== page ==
Knowledge Centre

Statutory Sick Leave and Pay (SSP)

Understanding Statutory Sick Leave and Pay

Statutory sick leave provides employees with the necessary time off when they are unable to work due to illness. The Statutory Sick Pay (SSP) is extended to employees for a maximum of 28 weeks.

SSP is paid in alignment with the employee’s regular pay schedule, whether that is weekly or monthly. Eligible individuals can receive £116.75 per week (based on 24/25 figures) as the statutory sick pay rate. To qualify, one must be classified as an employee, having worked for the employer, and earned an average of at least £123.00 per week (based on 24/25 figures). This average is calculated over the previous 8 weeks, if applicable.

Importantly, the duration of employment with the employer does not impact eligibility for statutory sick pay. However, it’s important to note that individuals on maternity leave, during their 39-week maternity pay period, are not eligible for statutory sick pay.

Statutory Sick Leave and Pay (SSP) (MFJ022)

Holiday (or ‘annual leave’)

Statutory annual leave is accrued while the employee is off work sick (no matter how long they’re off) and can be taken during sick leave.


The weekly rate for Statutory Sick Pay (SSP) is £116.75 (24/25 figures) for up to 28 weeks. It is paid:

  • for the days an employee normally works – called ‘qualifying days’
  • In the same way as wages, eg: on the normal payday, deducting tax and National insurance

When to start paying SSP

SSP is paid when the employee is sick for at least 4 days in a row (including non-working days). You start paying SSP from the fourth ‘qualifying day’ (day an employee is normally required to work). The first 3 qualifying days are called ‘waiting days’.

You can’t count a day as a sick day if an employee has worked for a minute or more before they go home sick.

If an employee works a shift that ends the day after it started and becomes sick during the shift or after it has finished, the second day will count as a sick day.


You don’t usually pay SSP for the first 3 qualifying days unless they’ve been off sick and getting SSP within the last 8 weeks.

When to stop paying SSP

Usually SSP stops when the employee comes back to work or no longer qualifies.

Eligibility and form SSP1

To qualify for Statutory Sick Pay (SSP) employees must:

  • have an employment contract
  • have done some work under their contract
  • have been sick for 4 or more days in a row (including non-working days) – known as a ‘period of incapacity for work’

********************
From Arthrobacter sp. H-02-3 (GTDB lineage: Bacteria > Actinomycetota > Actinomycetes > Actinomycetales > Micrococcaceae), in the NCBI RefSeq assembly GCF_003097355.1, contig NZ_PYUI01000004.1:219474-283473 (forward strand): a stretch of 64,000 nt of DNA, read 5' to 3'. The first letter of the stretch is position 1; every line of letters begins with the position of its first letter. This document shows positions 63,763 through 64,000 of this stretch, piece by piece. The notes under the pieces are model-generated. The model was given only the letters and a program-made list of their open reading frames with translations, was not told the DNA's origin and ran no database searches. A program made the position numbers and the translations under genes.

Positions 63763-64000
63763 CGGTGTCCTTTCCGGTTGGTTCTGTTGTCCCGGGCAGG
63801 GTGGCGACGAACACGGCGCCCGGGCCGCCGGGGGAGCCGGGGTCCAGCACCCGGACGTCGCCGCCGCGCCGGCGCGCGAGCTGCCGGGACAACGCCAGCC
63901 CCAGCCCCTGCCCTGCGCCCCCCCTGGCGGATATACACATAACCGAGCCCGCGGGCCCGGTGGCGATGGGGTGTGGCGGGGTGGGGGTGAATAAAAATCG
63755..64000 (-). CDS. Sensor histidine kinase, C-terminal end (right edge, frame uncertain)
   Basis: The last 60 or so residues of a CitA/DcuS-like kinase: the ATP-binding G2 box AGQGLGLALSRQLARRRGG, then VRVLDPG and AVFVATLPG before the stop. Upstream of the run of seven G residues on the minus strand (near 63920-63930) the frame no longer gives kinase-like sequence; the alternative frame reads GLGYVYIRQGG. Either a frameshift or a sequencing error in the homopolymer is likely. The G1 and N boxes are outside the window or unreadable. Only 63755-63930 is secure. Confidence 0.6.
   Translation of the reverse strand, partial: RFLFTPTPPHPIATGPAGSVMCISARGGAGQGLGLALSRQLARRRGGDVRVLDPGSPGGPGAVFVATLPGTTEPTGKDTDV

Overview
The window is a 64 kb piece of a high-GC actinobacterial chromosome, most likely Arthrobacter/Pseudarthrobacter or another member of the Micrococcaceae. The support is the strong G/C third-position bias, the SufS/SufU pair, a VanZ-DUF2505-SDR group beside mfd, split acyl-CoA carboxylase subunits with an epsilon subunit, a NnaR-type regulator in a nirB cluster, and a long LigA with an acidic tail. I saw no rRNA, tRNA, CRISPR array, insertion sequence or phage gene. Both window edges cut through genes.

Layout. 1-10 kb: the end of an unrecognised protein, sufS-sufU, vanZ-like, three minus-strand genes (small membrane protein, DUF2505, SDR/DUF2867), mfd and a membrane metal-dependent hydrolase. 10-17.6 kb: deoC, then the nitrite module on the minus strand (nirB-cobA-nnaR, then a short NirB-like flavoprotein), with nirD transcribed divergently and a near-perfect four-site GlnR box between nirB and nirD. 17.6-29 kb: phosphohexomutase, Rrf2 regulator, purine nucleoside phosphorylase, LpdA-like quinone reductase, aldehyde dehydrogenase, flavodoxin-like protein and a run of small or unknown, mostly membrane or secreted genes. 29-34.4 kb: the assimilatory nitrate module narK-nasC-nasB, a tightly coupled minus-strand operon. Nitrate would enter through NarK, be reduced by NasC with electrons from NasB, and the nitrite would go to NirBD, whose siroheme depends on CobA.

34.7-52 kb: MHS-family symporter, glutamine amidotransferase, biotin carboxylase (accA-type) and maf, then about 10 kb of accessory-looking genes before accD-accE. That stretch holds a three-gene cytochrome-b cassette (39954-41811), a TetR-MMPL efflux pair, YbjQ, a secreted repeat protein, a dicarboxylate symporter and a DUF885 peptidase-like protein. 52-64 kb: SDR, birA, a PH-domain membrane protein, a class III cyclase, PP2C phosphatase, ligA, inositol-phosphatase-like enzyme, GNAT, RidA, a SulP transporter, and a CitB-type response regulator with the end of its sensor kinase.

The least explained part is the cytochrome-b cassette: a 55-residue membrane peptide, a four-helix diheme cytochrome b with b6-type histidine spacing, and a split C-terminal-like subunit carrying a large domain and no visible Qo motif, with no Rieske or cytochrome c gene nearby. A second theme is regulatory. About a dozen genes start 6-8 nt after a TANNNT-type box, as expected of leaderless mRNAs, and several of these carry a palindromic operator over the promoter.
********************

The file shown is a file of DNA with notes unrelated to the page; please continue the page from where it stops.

• earn at least £123 (24/25 figures) a week
  • give you the correct notice, give you proof of their illness, only after 7 days off

Employees who have been paid less than 8 weeks of earnings still qualify for SSP. Use the sick pay calculator to work out how much to pay them.

Employees can qualify for sick pay from more than one job.

They could also qualify in one job but be fit for work in another, eg if one job is physical work that they can’t do while ill but the other is office-based.


Employees don’t qualify for SSP if they:

  • have received the maximum amount of SSP (28 weeks)
  • are getting Statutory Maternity Pay or Maternity Allowance – there are special rules for pregnant women and new mothers who don’t get these payments
  • are off work for a pregnancy-related illness in the 4 weeks before the week (Sunday to Saturday) that their baby is due
  • were in custody or on strike on the first day of sickness (including any linked periods)
  • are working outside the EU and you’re not liable for their National Insurance contributions
  • received Employment Support Allowance within 12 weeks of starting or returning to work for you.

Linked periods of sickness

If your employee has regular periods of sickness, they may count as ‘linked’. To be linked, the periods must:

  • qualify for SSP by lasting 4 or more days each
  • be 8 weeks or less apart

Your employee is no longer eligible for SSP if they have a continuous series of linked periods that lasts more than 3 years.

To read the full guide for Shared Parental Leave and Pay visit the GOV.UK website